Culture of Fear
The fear of death tends to cross cultures to shift people to the right. That’s part of the reason that the constant announcements and displays of threat levels during the George W. Bush administration were so effective politically in selling the invented Iraq War for Dick Cheney’s Halliburton war corporation and hundreds of other war profiteers. The segments of the “Terrorism Alert Desk,” seen locally on the Sinclair station KMPH-26, are designed to gin up fear of foreigners via local news.
Over the past 25 years, proponents of terror management theory have conducted more than 300 laboratory studies demonstrating that subtle reminders of death on a subconscious level motivate a statistically significant number of subjects to exhibit biased and xenophobic type behaviors, such as gravitating toward those who they perceive as culturally similar to themselves and holding higher negative feelings and judgments toward those they perceive as culturally dissimilar to themselves.
Those voters who were prompted to think of death said they intended to vote for George W. Bush, the hawkish conservative president, by a three-to-one margin. Similarly, death reminders made U.S. students who identified as politically conservative more supportive of extreme military attacks on foreign nations that could kill thousands of civilians. This begs the question: In the two weeks before the 2018 election, will President Trump invent an attack by a foreign power to scare voters and give Republican candidates the leading edge?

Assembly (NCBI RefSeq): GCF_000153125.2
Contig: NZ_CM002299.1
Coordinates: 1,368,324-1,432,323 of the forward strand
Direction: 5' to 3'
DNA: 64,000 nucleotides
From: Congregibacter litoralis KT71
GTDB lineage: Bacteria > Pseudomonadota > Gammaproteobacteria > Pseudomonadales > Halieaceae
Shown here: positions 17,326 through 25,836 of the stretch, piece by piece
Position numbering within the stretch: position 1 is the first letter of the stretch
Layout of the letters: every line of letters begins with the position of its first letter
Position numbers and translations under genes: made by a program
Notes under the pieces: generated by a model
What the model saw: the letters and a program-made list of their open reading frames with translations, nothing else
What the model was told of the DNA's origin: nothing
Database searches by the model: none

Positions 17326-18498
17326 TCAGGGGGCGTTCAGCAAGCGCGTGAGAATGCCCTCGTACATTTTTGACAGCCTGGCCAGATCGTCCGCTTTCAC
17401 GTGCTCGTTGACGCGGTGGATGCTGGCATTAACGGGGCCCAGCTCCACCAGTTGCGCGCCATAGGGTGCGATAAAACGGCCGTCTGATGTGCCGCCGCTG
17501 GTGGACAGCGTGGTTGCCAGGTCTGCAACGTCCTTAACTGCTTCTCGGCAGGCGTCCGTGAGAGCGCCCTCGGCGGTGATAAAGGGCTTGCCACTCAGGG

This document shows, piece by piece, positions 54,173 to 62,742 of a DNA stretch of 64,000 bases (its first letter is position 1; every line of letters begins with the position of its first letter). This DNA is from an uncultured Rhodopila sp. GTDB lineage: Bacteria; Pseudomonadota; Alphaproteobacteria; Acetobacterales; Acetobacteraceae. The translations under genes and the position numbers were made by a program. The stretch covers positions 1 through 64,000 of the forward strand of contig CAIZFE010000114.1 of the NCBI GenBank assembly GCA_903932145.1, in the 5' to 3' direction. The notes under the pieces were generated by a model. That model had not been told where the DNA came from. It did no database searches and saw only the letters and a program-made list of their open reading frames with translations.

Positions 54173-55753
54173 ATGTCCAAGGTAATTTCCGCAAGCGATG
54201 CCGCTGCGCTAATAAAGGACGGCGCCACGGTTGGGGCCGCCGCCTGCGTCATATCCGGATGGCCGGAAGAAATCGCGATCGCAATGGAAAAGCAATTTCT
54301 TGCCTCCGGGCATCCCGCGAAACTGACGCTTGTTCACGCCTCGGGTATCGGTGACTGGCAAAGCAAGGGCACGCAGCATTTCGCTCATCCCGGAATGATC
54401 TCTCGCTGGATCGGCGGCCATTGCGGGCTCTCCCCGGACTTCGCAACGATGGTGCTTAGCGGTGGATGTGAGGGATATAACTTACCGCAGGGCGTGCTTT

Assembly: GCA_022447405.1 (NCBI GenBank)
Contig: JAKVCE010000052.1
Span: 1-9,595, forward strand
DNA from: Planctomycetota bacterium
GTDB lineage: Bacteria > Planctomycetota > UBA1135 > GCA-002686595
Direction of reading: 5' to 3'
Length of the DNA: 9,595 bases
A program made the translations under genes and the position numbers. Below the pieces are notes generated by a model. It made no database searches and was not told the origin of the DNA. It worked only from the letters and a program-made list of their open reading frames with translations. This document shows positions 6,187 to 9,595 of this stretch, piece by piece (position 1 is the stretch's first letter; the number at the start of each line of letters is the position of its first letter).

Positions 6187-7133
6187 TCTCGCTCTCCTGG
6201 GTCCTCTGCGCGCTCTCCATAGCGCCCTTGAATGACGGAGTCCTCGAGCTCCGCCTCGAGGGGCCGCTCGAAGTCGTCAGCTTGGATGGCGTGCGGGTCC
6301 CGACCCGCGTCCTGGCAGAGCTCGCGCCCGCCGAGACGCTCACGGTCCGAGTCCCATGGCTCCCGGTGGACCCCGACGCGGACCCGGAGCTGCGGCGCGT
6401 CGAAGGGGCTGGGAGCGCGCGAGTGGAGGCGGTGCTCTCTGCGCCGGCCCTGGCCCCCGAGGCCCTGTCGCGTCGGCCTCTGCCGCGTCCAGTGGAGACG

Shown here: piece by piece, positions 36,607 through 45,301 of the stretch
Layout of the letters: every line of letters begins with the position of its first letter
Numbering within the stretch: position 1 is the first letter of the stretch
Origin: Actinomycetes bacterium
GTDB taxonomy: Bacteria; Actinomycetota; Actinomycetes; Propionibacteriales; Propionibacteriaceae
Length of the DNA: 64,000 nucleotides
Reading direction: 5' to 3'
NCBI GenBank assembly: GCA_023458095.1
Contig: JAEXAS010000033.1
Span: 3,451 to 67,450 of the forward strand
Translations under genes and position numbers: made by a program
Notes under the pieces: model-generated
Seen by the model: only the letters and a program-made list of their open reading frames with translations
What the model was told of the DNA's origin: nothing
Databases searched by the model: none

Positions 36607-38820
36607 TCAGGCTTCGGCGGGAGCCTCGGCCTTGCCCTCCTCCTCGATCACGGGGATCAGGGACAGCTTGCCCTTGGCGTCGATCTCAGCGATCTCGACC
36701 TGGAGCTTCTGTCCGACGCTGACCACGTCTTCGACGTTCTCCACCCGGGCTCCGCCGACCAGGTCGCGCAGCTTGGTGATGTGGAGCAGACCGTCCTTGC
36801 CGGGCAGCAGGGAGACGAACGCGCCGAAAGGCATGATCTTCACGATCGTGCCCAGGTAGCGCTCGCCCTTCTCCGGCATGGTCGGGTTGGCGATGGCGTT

Thus, aware of the potential reaction of conservative viewers, Sinclair’s 193 stations across the country in more than 100 markets produce millions of frightened conservative reactions on a daily basis. A single bit of sloppy reporting might not chip away at the public’s understanding of facts and truth, but a year of these segments creates an entire avalanche of misinformation meant to induce panic. The collective psychological result is undoubtedly truly damaging.
How easily it could be different.
Costa Rica abolished its military forces in 1949 and since then has devoted substantial resources to investment in health and education. It is a country that has placed a high priority in investing in public education, including the university system, as well as technical and vocational training. Its population of 4.4 million people enjoys a literacy rate of 96% (versus 86% in the United States) and a life expectancy of 79.3 years (versus 78 in the United States).
Costa Rica is one of the only developing countries to have adopted a tax on hydrocarbons, partially funding the only national system of payment for environmental services, and becoming the largest buyer of forest carbon in the world. Moreover, Costa Rica has set a goal to become a carbon-neutral country by 2021.
Instead of allowing our strings to be pulled so easily by others, we can become more conscious of what drives us and work harder to base our opinions on factual knowledge about the issues, including information from outside our media echo chambers.